Synopses & Reviews
Covering nearly two centuries, Jewish Art examines the art made by Jews across Europe, America, and Israel. Through nearly a hundred and fifty illustrations, many published here for the first time, Samantha Baskind and Larry Silver present a broadly accessible survey of Jewish art.
Baskind and Silver ask specifically “What is Jewish art?” and examine the ambiguities of the Jewish experience, both religious and cultural. Rather than providing reductive classifications of the subject, they consider the variety of ways Jewish artists have defined themselves and their works. Looking at the work of European and American artists, including Moritz Daniel Oppenheim, Maurycy Gottlieb, Camille Pisarro, Marc Chagall, Miriam Schapiro, Eva Hesse, Barnett Newman, and Archie Rand, in addition to contemporary Israeli artists, Jewish Art provides a comprehensive and approachable account of a complex subject.
and#8220;Jewish Art accomplishes the impossible. A readable survey (for the general reader); a concise overview (perfect for class use), a theoretical critique (for the art historian as well as the Jewish Studies specialist). This volume makes the question of Jewish Art and the Jewish Artist central to its history, beginning with the questions of and#8216;whoand#8217; and and#8216;whatand#8217; and ending with the conflicts and confluences between Israeli and Diaspora Jewish culture. A must buy.and#8221; and#8212; Sander L. Gilman, Emory University
and#8220;Jewish Art: A Modern History
is a beautiful book and an impressive achievement. Addressing what it means to make, or to witness, Jewish art, Baskind and Silver have compiled this most complete overview of those factors, which bind a historical trajectory to contemporary developments. It is both an accessible academic resource and a rich introduction for the interested reader, offering a history of both the social and personal conditions which have continued to generate art objects that reflect on Jewishness. The generous arc of balance, in its erudition and analysis, is bracing, making Jewish Art
an important contribution to studies in art history.and#8221;and#8211;and#8211;Archie Rand
Looking at the work of European artists including Moritz Daniel Oppenheim and Maurycy Gottlieb, Camille Pissarro and Marc Chagall, to those in the United States, such as Miriam Schapiro and Eva Hesse, Barnett Newman, and Archie Rand, as well as contemporary Israeli artists, Jewish Art: A Modern History provides a comprehensive, probing and lucid account of a complex subject. It is ideal for all general readers interested in the subject, and invaluable to students of Jewish art and history, as well as scholars in the field.This lavishly illustrated volume, featuring numerous works published for the first time, offers a coherent discussion of the vexed question of what constitutes Jewish art today.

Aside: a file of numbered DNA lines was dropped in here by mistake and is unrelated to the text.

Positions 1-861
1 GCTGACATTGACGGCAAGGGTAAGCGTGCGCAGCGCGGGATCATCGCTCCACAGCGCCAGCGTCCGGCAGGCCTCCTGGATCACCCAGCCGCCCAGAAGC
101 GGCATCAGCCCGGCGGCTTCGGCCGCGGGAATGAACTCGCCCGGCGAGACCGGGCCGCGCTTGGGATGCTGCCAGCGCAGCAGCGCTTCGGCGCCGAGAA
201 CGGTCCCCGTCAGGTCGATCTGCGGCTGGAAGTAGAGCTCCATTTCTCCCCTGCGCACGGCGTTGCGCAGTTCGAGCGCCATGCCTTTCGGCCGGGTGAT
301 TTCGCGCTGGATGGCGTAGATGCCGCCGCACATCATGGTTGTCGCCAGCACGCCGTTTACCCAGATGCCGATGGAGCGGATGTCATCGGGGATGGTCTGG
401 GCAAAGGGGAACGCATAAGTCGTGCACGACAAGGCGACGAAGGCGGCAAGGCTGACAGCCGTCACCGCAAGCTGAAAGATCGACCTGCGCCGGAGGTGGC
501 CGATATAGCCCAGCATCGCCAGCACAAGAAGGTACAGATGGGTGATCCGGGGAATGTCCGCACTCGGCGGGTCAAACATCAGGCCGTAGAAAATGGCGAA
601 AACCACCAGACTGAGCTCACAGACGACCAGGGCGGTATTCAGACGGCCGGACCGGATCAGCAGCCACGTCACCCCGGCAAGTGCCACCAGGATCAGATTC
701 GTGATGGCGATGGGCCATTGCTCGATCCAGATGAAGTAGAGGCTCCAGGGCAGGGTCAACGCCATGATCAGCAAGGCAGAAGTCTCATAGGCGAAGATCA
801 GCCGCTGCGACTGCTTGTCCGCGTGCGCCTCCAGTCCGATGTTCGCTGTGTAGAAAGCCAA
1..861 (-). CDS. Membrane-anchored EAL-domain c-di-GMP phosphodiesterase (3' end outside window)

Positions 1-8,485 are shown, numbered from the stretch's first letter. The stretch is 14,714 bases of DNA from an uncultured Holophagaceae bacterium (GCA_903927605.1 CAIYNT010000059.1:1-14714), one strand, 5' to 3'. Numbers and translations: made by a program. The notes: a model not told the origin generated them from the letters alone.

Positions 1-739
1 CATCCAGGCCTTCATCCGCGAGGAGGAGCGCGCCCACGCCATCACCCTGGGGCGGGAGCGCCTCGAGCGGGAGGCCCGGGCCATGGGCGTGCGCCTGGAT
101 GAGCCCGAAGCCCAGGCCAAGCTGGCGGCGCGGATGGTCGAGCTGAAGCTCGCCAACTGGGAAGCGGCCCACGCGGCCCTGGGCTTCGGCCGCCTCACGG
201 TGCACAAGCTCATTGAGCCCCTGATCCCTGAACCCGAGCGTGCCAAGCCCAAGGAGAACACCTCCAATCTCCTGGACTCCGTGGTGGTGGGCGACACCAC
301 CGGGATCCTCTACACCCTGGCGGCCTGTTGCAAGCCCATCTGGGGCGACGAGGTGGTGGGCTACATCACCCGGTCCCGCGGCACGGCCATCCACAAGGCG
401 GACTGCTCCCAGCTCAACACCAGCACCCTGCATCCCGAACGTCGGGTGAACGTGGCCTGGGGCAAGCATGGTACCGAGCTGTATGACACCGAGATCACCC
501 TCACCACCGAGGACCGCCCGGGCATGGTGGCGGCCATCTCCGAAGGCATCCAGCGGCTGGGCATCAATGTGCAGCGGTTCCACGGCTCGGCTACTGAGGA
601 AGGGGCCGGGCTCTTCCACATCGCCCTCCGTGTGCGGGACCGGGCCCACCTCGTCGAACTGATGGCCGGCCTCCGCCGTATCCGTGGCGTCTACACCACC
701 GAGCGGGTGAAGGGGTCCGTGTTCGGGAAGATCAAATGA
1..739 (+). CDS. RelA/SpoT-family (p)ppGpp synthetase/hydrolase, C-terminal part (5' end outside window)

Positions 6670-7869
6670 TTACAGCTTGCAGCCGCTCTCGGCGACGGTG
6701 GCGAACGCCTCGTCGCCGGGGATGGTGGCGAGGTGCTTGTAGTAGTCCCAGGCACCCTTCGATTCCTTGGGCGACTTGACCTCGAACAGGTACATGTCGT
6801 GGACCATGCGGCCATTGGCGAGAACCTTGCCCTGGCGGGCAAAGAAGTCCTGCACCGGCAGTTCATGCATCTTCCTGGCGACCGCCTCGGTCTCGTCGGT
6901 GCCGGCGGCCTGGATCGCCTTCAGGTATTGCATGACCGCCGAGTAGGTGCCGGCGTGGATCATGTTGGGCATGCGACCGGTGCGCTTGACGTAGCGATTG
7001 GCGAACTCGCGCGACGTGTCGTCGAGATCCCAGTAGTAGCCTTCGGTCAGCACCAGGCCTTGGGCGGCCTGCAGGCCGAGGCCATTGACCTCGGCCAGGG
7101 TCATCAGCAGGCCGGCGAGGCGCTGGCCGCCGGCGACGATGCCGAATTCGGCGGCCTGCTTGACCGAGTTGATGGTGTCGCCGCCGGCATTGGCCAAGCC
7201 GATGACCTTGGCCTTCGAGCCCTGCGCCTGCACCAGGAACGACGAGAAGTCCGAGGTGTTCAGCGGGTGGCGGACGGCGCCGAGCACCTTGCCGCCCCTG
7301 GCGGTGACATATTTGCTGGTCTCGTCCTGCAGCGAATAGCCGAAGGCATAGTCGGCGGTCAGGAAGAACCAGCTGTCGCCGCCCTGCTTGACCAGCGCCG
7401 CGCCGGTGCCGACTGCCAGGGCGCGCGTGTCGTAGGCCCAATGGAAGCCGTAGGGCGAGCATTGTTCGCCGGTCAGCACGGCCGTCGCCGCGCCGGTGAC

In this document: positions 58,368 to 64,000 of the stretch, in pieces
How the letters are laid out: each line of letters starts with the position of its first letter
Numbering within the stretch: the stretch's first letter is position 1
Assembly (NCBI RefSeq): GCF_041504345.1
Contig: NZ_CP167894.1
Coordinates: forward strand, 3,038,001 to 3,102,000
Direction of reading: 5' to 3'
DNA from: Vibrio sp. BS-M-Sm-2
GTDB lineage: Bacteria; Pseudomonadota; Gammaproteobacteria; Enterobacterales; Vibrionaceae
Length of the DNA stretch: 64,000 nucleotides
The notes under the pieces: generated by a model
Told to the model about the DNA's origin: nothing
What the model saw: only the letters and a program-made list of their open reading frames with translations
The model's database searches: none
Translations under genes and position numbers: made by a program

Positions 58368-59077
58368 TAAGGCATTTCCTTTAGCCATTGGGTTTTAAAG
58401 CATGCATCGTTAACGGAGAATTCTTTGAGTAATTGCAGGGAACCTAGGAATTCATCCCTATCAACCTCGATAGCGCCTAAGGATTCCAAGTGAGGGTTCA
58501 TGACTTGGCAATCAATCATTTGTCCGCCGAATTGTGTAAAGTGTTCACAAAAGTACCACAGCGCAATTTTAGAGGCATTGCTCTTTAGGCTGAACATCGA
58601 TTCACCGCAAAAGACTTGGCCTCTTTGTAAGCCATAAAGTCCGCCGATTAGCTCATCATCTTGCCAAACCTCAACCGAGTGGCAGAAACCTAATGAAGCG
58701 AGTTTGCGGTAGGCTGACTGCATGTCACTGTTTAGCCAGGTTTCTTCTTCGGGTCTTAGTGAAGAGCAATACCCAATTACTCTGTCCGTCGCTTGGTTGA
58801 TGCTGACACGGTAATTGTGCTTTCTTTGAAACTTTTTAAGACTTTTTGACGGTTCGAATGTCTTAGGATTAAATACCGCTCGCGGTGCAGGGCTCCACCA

About the Author
Samantha Baskind is associate professor of art history at Cleveland State University and specializes in modern American art and culture as well as twentieth-century Jewish art across borders. She is the author of Raphael Soyer and the Search for Modern Jewish Art (2004) and Encyclopedia of Jewish American Artists (2007), a College and Research Libraries Selected Reference Work, 2006-7. The Jewish Graphic Novel: Critical Approaches (co-edited with Ranen Omer-Sherman), was published in 2008. She served as editor for U.S. art for the 26-volume revised edition of the Encyclopedia Judaica. Recent articles have appeared in Art Criticism, American Art, Jewish Social Studies, and History of Photography.LARRY SILVER, the Farquhar Professor of Art History at the University of Pennsylvania, is a specialist in painting and graphics of Northern Europe and has authored books in art history ranging from a general survey text (Art in History, 1993) to an exhibition of prints by modern Jewish artists (Transformation: Jews and Modernity, 2001).and#160; He is the author of several recent books: Pieter Bruegel (2011); The Essential Danduuml;rer (with Jeffrey Chipps Smith, 2010); Rembrandtandrsquo;s Faith (with Shelly Perlove, 2009); Marketing Maximilian (2008), Hieronymus Bosch (2006); and Peasant Scenes and Landscapes (2006).and#160; He has also contributed to numerous print exhibitions, most notably Grand Scale: Monumental Prints in the Age of Danduuml;rer and Titian (with Elizabeth Wyckoff, 2008).and#160; Recent publications on topics related to Jewish art include essays and reviews in anthologies by Oxford, Cambridge, and Routledge as well as the Jewish Quarterly Review (with Samantha Baskind).and#160; He taught previously at Berkeley and Northwestern.
Table of Contents
1. A Prequel to Modernity
2. Inventing the Jewish Artist in Europe
3. Revolutions in Art and Politics
4. Art, America and Acculturation
5. Art and the Holocaust, Survival and Remembrance
6. Home to Israel
Conclusions: Diaspora and Homeland(s)